Saturday, November 21, 2009

Running lots of PCRs at once

We have two projects now where we want/need to quantify lots of genes in each sample. For one we have the microarray experiments that need PCR validation, and then we are characterizing renal damage in some models we haven't used before. In total this is over 200 samples, and we are interested in at least 20 genes.

Of course we could just run our usual RT-RTPCRs in triplicate using 20µl reactions, but not only is that an enormous amount of pipetting, it is also horrendously expensive.

We were going to use the SuperArray, which we tried in a previous project, but it only simplifies the plating, you still have to pipett your reaction mix and samples into each of the wells. Then we found the Taqman Low Density Array, where you basically just pipett each sample once and it is run on (in our case) 48 different genes in a specialized PCR-machine. So the PCR machine is a problem, but luckily there was one available at the central lab for genomics that we could use.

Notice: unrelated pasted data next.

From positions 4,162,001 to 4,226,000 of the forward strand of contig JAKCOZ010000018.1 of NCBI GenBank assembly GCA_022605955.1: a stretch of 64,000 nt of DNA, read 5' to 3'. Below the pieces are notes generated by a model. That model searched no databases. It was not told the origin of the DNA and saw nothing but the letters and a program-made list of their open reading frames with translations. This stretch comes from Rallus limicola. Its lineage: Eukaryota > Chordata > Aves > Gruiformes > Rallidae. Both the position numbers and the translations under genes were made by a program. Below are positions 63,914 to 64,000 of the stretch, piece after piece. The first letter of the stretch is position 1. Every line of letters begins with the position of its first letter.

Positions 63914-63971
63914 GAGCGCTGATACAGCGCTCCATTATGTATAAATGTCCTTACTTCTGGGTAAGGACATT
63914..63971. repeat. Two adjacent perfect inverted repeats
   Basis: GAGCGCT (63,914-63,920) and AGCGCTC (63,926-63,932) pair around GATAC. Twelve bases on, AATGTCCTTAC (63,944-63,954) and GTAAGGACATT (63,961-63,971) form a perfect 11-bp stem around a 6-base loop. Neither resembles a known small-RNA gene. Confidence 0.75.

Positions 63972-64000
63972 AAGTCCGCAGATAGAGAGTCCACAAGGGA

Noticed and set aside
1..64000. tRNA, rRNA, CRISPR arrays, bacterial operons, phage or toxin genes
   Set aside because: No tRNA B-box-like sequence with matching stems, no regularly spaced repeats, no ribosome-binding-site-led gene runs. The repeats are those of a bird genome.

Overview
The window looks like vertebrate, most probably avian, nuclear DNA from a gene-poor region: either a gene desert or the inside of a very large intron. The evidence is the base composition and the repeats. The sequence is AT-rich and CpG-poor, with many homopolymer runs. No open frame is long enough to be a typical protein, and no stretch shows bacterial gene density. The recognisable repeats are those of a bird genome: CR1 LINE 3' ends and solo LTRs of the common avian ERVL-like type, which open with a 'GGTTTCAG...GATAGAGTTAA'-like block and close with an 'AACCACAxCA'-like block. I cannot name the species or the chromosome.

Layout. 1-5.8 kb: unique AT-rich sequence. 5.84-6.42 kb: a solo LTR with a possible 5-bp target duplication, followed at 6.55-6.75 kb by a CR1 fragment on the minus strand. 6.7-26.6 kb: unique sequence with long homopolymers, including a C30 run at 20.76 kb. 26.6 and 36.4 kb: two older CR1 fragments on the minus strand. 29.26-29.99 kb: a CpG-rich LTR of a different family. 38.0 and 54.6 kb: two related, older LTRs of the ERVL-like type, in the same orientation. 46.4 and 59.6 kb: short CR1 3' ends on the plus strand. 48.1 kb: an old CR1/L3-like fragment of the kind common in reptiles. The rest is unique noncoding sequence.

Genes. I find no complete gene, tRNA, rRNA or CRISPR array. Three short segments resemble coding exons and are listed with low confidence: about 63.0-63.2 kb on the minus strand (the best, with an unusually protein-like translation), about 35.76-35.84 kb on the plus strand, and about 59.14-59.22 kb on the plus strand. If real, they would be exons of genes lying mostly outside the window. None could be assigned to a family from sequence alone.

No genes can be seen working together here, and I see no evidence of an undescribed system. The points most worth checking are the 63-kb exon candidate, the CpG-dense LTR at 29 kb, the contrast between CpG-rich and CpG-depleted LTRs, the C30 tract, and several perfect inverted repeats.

I am looking forward to trying this new thing, using 1/10th the reagents and 1/48th the pipetting for half the prize. On the other hand, when it is this easy it really puts PCR into the realm of too simple to be called science. It still has to be done though.

Now I am just hoping for the same kind of automation in protein quantification. I have some hopes for this thing called MRM-MS, and it will soon be available at the central lab for proteomics just around the corner from our lab. More on that to come.